CACINA

Carry the gospel with you

Posted in christian, Christianity, inspirational, religion, scripture by Mike on January 13, 2011

Gospel reading of the day:

Mark 1:40-45

A leper came to him and kneeling down begged him and said, “If you wish, you can make me clean.” Moved with pity, he stretched out his hand, touched the leper, and said to him, “I do will it. Be made clean.” The leprosy left him immediately, and he was made clean. Then, warning him sternly, he dismissed him at once. Then he said to him, “See that you tell no one anything, but go, show yourself to the priest and offer for your cleansing what Moses prescribed; that will be proof for them.” The man went away and began to publicize the whole matter. He spread the report abroad so that it was impossible for Jesus to enter a town openly. He remained outside in deserted places, and people kept coming to him from everywhere.

Reflection on the gospel: In the culture that Jesus occupied, leprosy was a fearful thing for both an individual and the individual’s community. The law of Moses demanded that the individual move out of normal society and proscribed contacts by unaffected persons with the affected person.

Yet in today’s gospel, Jesus touches the leper, an action that in the law of his people, made him unclean. Jesus touches the leper not merely as an action of healing but as an action of compassion: Mark tells us Jesus was “moved with pity.”

Who are the lepers in our own age? Who are we prescribed from touching? I think if we probe our memories and emotions, we will find various classes of people we consider untouchable. Perhaps they are homeless people whose clothes smell of urine. Perhaps they are people with HIV. Perhaps they are persons who occupy a particular rung in the ladder of social classes. Perhaps they are gay men or lesbians. Perhaps they are members of other groups of minority persons, defined racially or ethnically.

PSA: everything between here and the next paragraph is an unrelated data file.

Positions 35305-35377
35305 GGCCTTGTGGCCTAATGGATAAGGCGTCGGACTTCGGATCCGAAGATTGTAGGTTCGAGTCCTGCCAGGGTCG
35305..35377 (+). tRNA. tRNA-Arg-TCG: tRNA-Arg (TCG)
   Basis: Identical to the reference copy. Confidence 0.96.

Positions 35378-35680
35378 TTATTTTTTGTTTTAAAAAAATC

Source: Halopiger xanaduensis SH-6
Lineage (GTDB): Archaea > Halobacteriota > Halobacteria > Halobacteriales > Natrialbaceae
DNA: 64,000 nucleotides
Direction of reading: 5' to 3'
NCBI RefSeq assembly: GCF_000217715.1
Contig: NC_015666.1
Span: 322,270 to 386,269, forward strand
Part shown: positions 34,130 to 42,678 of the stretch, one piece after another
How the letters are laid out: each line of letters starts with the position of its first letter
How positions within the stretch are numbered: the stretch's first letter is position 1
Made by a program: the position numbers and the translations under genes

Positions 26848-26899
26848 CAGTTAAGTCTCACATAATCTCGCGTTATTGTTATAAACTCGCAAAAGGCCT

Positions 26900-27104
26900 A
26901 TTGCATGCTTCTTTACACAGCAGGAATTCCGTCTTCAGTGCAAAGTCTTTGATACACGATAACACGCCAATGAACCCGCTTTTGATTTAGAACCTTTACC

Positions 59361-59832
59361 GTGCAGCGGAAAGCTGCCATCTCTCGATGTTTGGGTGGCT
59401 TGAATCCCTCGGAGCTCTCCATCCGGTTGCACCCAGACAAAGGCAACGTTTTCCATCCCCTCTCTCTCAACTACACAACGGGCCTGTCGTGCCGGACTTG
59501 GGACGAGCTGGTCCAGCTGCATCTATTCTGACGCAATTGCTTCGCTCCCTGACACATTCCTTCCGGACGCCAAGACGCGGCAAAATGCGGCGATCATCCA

Whoever they are, whatever repels us about them, if we are to imitate Christ, we are to seek them out and touch them. Touch them, yes, metaphorically, but even touch them, yes, if it is appropriate, physically. It is in human touch that we manifest many forms of compassion, and if the metaphorical dimensions of touch are included, it is in human touch that we manifest every form of compassion.

Our journey to be like Jesus is to move beyond the confines of our proscriptions about who is touchable and who is untouchable to embrace every person with compassion and acceptance. Our journey to be like Jesus is to touch the leper God places today in our path.

Saint of the day: Hilary was born in 315 at Poitiers, France of wealthy polytheistic, pagan nobility. His early life was uneventful as he married, had children (including Saint Abra), and studied on his own. Through his studies he came to believe in salvation through good works, and then monotheism. As he studied the Bible for the first time, he literally read himself into the faith and was converted by the end of the New Testament. Hilary lived the faith so well he was made bishop of Poitiers from 353 to 368. Hilary opposed the emperor’s attempt to run Church matters, and was exiled; he used the time to write works explaining the faith. His teaching and writings converted many, and in an attempt to reduce his notoriety, he was returned to the small town of Poitiers where his enemies hoped he would fade into obscurity. His writings continued to convert pagans. He introduced Eastern theology to the Western Church. He fought Arianism with the help of Saint Viventius. He died in 368 of natural causes.

Spiritual reading: {God speaking to Symeon the New Theologian in a vision:} … according to the nature which is Mine, I am altogether invisible, uncircumscribed, formless, intangible, impalpable, immoveable, ever-moving, filling all things while altogether nowhere at all, not in you, not in any of the angels or prophets who have approached Me of old or who now draw near, by whom I have never been seen at all, nor am seen now. (On the Mystical Life by Symeon the New Theologian)

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